The tea ceremony, calligraphy, ikebana (flower arrangement), and gardening, as well as architecture, painting, and sculpture, are examples of Japan's highly sophisticated traditional arts. The performing arts are defined by their fusion of music, dance, and drama from many historical eras. Modern artists have also made use of these elements, along with installation art, to create new works for exhibition.
Japan has been a leading force in the development of modern art, with many famous names emerging from this country over the years. Yukio Mishima was a popular postwar novelist and poet who is now best known for his work on patriotic themes. Takashi Murakami is a popular artist who creates distinctive cartoon-like images often featuring celebrities. Yayoi Kusama is a contemporary artist whose immersive installations have drawn crowds from around the world.
Japan's ancient culture is evident through its stunning artwork. Buddhist temples were among the first institutions to employ artists, who were responsible for creating many of the temple's decorative features including murals, sculptures, and woodwork. Shrines also employed artists, who created sacred objects such as bells and candleholders.
Over time, these artistic traditions were combined with influences from abroad, resulting in a unique culture that can be seen today in the works of Japanese artists.
Japanese music has long had a spiritual undertone, analogous to martial arts and other kinds of art such as tea ceremony and calligraphy. Because of this, music has become extremely ritualized. This spiritual self-mastery must be demonstrated by musicians in their performance and poise. In fact, failing to show proper respect can result in being punished by not being allowed to play again.
There are three main factors that make Japanese music ritualized: the role of dance in music, the function of vocalization, and the importance of instrumental display.
Dance is central to Japanese musical experience. Dance accompanies singing, which in turn inspires dancing. This circle of inspiration continues between musician, singer, and audience member alike. A performer who fails to entice or move an audience with his or her dancing risks losing them forever. This is why dancers in Japan are highly respected members of the music industry.
Vocalization is also very important in Japanese music. Without it, there would be no way to communicate ideas and feelings. There are two types of vocalization in Japanese music: song lyrics and instrument accompaniments.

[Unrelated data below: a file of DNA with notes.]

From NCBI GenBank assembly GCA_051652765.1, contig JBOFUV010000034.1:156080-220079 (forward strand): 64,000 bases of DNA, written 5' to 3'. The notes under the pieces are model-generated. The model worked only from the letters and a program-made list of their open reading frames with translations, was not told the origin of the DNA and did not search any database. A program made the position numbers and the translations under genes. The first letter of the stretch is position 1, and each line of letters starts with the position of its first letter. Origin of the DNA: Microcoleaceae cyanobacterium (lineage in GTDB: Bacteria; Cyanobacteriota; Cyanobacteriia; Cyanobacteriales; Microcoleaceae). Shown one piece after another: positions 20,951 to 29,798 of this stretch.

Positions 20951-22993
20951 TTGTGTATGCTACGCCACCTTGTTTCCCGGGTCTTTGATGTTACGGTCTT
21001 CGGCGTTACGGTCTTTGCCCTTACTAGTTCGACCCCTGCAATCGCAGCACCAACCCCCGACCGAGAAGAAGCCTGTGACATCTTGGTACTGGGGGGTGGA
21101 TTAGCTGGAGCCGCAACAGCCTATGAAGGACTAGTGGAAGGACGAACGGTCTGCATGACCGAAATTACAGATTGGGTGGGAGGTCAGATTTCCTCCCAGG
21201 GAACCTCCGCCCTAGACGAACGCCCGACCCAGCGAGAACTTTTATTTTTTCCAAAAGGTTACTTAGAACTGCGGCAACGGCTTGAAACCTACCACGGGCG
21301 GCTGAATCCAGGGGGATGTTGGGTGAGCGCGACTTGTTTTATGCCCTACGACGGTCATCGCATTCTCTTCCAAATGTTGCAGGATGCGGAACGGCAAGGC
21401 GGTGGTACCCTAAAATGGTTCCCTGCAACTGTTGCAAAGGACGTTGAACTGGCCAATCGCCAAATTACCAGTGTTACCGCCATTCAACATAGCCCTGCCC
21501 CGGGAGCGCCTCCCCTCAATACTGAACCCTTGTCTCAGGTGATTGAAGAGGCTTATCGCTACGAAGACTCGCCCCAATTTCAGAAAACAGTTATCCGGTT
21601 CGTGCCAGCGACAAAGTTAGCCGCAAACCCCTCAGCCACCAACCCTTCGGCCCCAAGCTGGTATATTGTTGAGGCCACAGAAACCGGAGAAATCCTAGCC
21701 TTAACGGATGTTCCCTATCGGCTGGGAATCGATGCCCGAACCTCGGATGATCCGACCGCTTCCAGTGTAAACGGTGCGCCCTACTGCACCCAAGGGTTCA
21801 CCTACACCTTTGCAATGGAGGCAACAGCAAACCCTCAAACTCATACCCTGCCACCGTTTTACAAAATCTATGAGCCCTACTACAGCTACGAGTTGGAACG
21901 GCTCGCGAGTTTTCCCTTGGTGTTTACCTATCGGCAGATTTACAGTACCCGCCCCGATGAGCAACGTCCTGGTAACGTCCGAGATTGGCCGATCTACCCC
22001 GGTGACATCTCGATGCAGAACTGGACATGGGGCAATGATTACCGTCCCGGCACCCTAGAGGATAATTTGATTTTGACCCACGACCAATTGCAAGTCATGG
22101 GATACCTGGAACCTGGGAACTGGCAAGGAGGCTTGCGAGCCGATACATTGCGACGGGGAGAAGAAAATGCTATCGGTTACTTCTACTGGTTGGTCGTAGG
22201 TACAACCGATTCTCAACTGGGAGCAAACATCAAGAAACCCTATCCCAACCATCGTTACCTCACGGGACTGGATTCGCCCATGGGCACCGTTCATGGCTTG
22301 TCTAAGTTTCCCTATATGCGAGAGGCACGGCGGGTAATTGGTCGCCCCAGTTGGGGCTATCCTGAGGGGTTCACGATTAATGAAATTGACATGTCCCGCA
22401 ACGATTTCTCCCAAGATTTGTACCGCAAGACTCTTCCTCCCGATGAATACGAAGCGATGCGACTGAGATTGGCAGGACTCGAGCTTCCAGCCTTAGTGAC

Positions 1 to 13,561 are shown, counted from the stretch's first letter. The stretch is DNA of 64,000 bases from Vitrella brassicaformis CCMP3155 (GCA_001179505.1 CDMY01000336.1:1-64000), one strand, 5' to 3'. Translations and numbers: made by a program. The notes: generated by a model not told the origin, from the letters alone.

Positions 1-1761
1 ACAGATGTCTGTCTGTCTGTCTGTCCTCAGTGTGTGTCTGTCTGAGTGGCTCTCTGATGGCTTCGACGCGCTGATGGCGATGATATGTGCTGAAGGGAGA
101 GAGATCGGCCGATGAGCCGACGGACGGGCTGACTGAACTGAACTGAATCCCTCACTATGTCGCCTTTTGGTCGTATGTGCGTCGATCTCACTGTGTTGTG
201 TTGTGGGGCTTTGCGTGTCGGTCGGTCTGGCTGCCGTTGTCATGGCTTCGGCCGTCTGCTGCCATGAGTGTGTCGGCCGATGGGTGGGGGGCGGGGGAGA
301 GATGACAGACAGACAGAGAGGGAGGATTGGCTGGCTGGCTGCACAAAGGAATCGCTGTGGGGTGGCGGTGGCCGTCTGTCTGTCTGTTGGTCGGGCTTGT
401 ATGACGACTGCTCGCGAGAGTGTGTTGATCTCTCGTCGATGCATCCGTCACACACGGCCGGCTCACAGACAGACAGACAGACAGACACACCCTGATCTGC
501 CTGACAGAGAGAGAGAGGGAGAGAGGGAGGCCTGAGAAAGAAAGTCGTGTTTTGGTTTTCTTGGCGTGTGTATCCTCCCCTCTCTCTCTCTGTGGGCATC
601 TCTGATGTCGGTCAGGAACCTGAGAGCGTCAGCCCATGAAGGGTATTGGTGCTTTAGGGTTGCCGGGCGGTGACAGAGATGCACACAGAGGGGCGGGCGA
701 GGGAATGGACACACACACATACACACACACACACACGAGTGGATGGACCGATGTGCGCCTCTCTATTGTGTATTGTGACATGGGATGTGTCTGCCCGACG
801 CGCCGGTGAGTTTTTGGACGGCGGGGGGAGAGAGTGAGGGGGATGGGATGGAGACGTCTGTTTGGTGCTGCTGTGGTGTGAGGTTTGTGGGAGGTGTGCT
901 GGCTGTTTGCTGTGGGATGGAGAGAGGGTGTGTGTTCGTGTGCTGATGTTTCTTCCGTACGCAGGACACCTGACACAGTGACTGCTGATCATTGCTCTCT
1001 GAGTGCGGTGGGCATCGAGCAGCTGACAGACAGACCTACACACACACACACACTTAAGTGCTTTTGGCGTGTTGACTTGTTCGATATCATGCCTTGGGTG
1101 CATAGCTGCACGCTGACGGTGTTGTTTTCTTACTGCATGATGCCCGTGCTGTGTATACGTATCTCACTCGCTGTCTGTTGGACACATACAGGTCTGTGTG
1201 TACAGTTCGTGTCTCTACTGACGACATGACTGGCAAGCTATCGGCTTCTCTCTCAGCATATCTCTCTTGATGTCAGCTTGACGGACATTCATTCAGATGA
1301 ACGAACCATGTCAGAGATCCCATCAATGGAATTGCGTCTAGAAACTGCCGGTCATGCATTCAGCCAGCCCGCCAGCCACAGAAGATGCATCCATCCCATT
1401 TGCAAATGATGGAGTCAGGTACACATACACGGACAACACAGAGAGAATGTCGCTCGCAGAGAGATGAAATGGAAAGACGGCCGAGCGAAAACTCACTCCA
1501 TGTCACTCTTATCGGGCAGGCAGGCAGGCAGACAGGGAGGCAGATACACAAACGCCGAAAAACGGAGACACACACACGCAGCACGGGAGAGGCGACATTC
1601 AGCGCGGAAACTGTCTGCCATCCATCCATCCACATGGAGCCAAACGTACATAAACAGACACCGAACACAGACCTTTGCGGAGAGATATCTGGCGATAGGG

Song lyrics are used when music is intended to be emotional support for words. Lyrics are often poetic and may have explicit meaning beyond just providing harmony to the song. They can also be completely meaningless (like popular songs today) and even have cultural significance like ancient poetry.
Arts and crafts from Japan
Ancient pottery, sculpture, ink painting and calligraphy on silk and paper, ukiyo-e paintings and woodblock prints, ceramics, origami, and, more recently, manga, which is modern Japanese cartoons and comics, are all examples of Japanese art.
Japanese artists developed a variety of techniques for creating paintings that reflected their interest in nature and the human form. These techniques include monochromatic painting, sumi-e (black ink) painting, gyotaku-denpa (crushed rock) painting, urabon (clouds) painting, kirigami (paper cutting) and sengokuhiki (the making of hand fans).
Monochromatic painting is done with just one color, usually black. The artist uses a dark blue-black or a purple-black ink to create the image by applying it directly onto the paper without using any other colors. Black characters for example would be written with this type of ink.
Sumi-e is an ancient Japanese technique of blackening the back of a piece of paper then rubbing it against a bright red pigment to create a picture. This process leaves a black area where the paper was not rubbed properly or where there is no paint to rub away. Sumi-e can also refer to the finished product.